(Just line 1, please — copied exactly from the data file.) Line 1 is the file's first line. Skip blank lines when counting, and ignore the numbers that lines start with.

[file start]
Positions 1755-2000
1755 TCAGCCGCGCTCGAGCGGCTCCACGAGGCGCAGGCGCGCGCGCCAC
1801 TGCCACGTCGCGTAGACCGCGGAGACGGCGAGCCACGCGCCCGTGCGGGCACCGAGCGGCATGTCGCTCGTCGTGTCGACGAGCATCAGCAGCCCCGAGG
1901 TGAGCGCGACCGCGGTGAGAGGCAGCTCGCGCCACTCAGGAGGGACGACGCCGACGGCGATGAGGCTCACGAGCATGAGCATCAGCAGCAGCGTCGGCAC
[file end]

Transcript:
Positions 1755-2000